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J Antimicrob Chemother. 2009 Apr;63(4):633-5. doi: 10.1093/jac/dkp039. Epub 2009 Feb 17.

18 November and beyond: observations on the EU Antibiotic Awareness Day.

Author information

1
Division of Microbiology and Infectious Diseases, University of Nottingham, The Nottingham University Hospitals NHS Trust, The City Hospital Campus, Clinical Sciences Building, Nottingham NG5 1PB, UK. R.Finch@nottingham.ac.uk

Abstract

Antibiotic resistance is among the greatest threats to public health. Public and political concerns have been important drivers of a multifaceted strategy to contain and control this problem. The key components include surveillance of resistant pathogens and more accurate measurement of prescribing practice, in addition to adherence to sound hygiene and infection control practices. With the current inadequate supply of new antibiotics, better use of existing agents is fundamental. An educational strategy must involve the public as well as prescribing professionals. Public educational initiatives and campaigns have been increasingly used, often effectively. To this end, an annual Antibiotic Awareness Day (AAD) has been launched by the European Union (EU) under the leadership of the European Centre for Disease Control. Across Europe, a repertoire of events took place with the aim of raising public and professional awareness of the importance of appropriate antibiotic use. Only time will tell whether the annual 18 November EUAAD will have significant impact. The need to sustain the effectiveness of these drugs suggests that every effort should be made to ensure that it is successful.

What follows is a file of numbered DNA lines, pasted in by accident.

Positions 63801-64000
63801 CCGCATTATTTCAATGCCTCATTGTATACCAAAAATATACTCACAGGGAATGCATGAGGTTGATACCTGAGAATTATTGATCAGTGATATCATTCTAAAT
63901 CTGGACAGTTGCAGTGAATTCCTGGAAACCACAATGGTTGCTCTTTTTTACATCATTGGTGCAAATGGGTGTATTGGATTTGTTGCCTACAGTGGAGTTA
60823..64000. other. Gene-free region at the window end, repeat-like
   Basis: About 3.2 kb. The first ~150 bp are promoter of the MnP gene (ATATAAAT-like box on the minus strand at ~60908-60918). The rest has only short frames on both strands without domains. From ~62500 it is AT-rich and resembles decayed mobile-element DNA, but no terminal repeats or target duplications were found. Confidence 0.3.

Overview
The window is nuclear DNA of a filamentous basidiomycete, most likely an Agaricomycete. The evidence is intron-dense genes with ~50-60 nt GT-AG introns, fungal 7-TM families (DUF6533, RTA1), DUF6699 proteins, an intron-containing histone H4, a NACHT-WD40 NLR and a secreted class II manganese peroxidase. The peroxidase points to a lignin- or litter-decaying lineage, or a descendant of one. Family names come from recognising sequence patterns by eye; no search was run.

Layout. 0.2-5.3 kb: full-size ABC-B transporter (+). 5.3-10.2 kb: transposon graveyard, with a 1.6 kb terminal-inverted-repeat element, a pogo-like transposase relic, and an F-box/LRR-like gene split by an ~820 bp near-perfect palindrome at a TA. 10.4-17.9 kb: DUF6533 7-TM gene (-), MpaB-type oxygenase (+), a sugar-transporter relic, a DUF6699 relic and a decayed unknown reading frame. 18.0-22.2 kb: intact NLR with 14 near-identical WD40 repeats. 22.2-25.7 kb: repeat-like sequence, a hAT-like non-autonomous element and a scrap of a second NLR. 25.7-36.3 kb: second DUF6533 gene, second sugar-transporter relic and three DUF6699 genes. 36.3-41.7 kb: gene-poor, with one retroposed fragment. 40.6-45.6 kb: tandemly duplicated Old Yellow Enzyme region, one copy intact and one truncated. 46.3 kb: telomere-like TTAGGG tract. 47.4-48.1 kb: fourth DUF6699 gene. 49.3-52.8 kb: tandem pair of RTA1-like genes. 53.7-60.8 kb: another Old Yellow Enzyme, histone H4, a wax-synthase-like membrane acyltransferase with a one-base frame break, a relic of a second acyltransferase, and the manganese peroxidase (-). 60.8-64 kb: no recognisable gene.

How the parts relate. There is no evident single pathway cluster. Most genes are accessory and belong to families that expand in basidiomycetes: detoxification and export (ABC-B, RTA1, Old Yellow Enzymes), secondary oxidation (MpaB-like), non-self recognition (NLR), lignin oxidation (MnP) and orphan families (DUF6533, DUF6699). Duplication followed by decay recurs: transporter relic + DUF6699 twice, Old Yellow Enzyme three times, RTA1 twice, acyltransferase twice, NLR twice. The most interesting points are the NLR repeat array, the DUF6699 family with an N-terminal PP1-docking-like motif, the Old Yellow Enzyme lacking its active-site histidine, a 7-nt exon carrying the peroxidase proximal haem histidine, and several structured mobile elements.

PMID:
19223300
DOI:
10.1093/jac/dkp039
[Indexed for MEDLINE]

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